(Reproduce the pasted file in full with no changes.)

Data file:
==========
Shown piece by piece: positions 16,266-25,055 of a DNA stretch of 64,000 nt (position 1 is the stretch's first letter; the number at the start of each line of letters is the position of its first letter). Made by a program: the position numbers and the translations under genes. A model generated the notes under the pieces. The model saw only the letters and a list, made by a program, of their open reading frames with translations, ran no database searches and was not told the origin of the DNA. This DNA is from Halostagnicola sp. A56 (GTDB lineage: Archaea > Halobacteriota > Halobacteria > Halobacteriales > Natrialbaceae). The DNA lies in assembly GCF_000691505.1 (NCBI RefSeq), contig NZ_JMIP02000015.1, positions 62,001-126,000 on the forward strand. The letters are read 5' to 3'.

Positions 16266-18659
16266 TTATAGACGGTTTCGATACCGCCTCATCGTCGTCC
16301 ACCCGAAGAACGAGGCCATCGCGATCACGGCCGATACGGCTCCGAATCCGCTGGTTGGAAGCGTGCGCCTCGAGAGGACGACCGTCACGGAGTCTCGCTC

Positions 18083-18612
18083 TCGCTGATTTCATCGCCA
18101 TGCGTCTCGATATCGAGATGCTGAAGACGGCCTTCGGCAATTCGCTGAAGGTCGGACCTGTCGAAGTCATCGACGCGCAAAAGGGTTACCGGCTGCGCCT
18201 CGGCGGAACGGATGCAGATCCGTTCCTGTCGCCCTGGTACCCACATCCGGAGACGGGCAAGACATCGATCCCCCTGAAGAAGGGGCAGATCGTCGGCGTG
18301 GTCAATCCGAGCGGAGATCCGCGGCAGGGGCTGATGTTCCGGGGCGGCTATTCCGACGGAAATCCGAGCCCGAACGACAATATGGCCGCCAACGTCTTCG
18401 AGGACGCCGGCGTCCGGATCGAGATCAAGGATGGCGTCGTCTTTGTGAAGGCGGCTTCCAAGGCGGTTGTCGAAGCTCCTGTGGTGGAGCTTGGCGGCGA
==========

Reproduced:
Shown piece by piece: positions 16,266-25,055 of a DNA stretch of 64,000 nt (position 1 is the stretch's first letter; the number at the start of each line of letters is the position of its first letter). Made by a program: the position numbers and the translations under genes. A model generated the notes under the pieces. The model saw only the letters and a list, made by a program, of their open reading frames with translations, ran no database searches and was not told the origin of the DNA. This DNA is from Halostagnicola sp. A56 (GTDB lineage: Archaea > Halobacteriota > Halobacteria > Halobacteriales > Natrialbaceae). The DNA lies in assembly GCF_000691505.1 (NCBI RefSeq), contig NZ_JMIP02000015.1, positions 62,001-126,000 on the forward strand. The letters are read 5' to 3'.

Positions 16266-18659
16266 TTATAGACGGTTTCGATACCGCCTCATCGTCGTCC
16301 ACCCGAAGAACGAGGCCATCGCGATCACGGCCGATACGGCTCCGAATCCGCTGGTTGGAAGCGTGCGCCTCGAGAGGACGACCGTCACGGAGTCTCGCTC

Positions 18083-18612
18083 TCGCTGATTTCATCGCCA
18101 TGCGTCTCGATATCGAGATGCTGAAGACGGCCTTCGGCAATTCGCTGAAGGTCGGACCTGTCGAAGTCATCGACGCGCAAAAGGGTTACCGGCTGCGCCT
18201 CGGCGGAACGGATGCAGATCCGTTCCTGTCGCCCTGGTACCCACATCCGGAGACGGGCAAGACATCGATCCCCCTGAAGAAGGGGCAGATCGTCGGCGTG
18301 GTCAATCCGAGCGGAGATCCGCGGCAGGGGCTGATGTTCCGGGGCGGCTATTCCGACGGAAATCCGAGCCCGAACGACAATATGGCCGCCAACGTCTTCG
18401 AGGACGCCGGCGTCCGGATCGAGATCAAGGATGGCGTCGTCTTTGTGAAGGCGGCTTCCAAGGCGGTTGTCGAAGCTCCTGTGGTGGAGCTTGGCGGCGA